16) Fentanyl: The Drug Deadlier Than Heroin
The rise of opioids in America is getting more and more attention, especially as it pertains to potential changes to the healthcare system. Fentanyl is an extremely potent opiate, one that can cause an overdose simply by touching your skin (according to a recent episode of the New York Times podcast The Daily). The drug gets the deep dive treatment from Vice, and the results are about as harrowing as you can imagine. Hard as it is to watch, it’s an important topic and more people should know about it.
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17) Craig Sager: Real Sports
This HBO documentary goes inside the closet of Craig Sager, the longtime NBA sideline reporter whose colorful suits never ceased to raise eyebrows, and gives you an up-close look at his life as he battled cancer. The segment only runs 12 minutes, but it’s powerful all the same. And you might want to bring some tissues.
18) Charlottesville: Race and Terror
Vice News had a front row seat at the white supremacist rally in Charlottesville that culminated in an act of domestic terrorism that left one person dead. The 22-minute doc takes viewers behind the scenes to detail some of the planning that went into the rally. Then it takes you to the front lines where the tension and danger is palpable. The doc immediately went viral and Vice and HBO made it available for all on YouTube. In trying times, Race and Terror is important for how it exposes the toxic mindset that spurs division and propagates dangerous rhetoric.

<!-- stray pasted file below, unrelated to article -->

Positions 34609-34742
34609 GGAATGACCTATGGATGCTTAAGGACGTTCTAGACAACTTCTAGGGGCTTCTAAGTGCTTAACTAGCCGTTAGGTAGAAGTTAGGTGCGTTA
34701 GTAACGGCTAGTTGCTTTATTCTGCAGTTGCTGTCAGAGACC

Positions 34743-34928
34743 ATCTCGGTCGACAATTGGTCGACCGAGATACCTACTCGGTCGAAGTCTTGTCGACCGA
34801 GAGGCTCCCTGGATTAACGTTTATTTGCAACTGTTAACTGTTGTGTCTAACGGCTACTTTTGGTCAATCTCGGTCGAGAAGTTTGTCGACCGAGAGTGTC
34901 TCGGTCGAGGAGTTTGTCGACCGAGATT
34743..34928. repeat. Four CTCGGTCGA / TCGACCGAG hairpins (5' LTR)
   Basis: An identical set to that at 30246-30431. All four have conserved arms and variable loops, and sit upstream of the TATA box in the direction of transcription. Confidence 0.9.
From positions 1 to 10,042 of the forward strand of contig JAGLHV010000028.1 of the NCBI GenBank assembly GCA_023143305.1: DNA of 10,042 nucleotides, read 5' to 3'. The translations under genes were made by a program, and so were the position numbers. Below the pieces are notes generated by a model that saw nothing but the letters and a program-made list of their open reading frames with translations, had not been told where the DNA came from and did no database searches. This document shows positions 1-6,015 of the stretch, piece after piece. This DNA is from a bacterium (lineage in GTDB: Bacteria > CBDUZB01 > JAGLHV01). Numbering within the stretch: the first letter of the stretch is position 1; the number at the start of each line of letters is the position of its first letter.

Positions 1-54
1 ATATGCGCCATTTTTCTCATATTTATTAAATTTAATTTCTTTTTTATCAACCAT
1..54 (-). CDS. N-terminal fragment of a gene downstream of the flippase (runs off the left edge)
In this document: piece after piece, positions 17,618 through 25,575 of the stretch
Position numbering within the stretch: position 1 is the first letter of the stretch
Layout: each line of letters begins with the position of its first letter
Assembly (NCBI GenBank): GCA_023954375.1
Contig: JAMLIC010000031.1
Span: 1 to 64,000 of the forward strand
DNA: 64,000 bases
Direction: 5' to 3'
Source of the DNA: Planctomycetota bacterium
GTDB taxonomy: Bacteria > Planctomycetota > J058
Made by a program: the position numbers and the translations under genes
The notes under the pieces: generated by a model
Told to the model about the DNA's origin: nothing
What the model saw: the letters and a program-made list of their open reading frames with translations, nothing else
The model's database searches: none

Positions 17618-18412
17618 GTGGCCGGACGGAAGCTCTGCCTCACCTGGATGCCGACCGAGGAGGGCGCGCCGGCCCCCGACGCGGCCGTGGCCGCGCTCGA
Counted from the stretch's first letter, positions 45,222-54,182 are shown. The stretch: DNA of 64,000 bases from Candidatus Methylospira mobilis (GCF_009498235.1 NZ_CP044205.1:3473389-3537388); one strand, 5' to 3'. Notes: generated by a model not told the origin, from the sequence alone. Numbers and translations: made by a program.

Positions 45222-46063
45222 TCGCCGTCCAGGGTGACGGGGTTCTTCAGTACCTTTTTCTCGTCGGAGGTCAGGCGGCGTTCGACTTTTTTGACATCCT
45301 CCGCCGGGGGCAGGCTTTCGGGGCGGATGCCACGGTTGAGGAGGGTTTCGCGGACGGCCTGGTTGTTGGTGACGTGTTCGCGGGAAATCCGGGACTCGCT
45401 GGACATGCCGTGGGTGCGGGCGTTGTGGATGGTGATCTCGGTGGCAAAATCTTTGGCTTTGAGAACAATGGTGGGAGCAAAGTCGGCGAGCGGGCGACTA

19) Bill Nye’s Global Meltdown
This National Geographic series features Bill Nye at his best: breaking down science and bringing knowledge to the people. The challenge here is that the topic is climate change, so the people he’s trying to help are the least receptive. Bye confronts climate change and its deniers head on. The result is equal parts frustrating, informative, and entertaining. With the help of the Governator himself, Nye sets out to help climate deniers get in touch with reality.
20) Steroids in Sports
Steroids in Sports takes a clinical look at the use of steroids (in sports, of course). It explains what the substances are and how they affect the body. The doc also shows why they’re effective in sports. It features interviews with people on various sides of the matter. Between the players and doctors, a comprehensive picture is presented. There’s more nuance to the conversation than you would think, as the issue is much more complex than some players wanting to cheat. Despite whatever you think you know about steroids, the documentary will teach you some new things in under an hour.
Editor’s note: This article is regularly updated for relevance.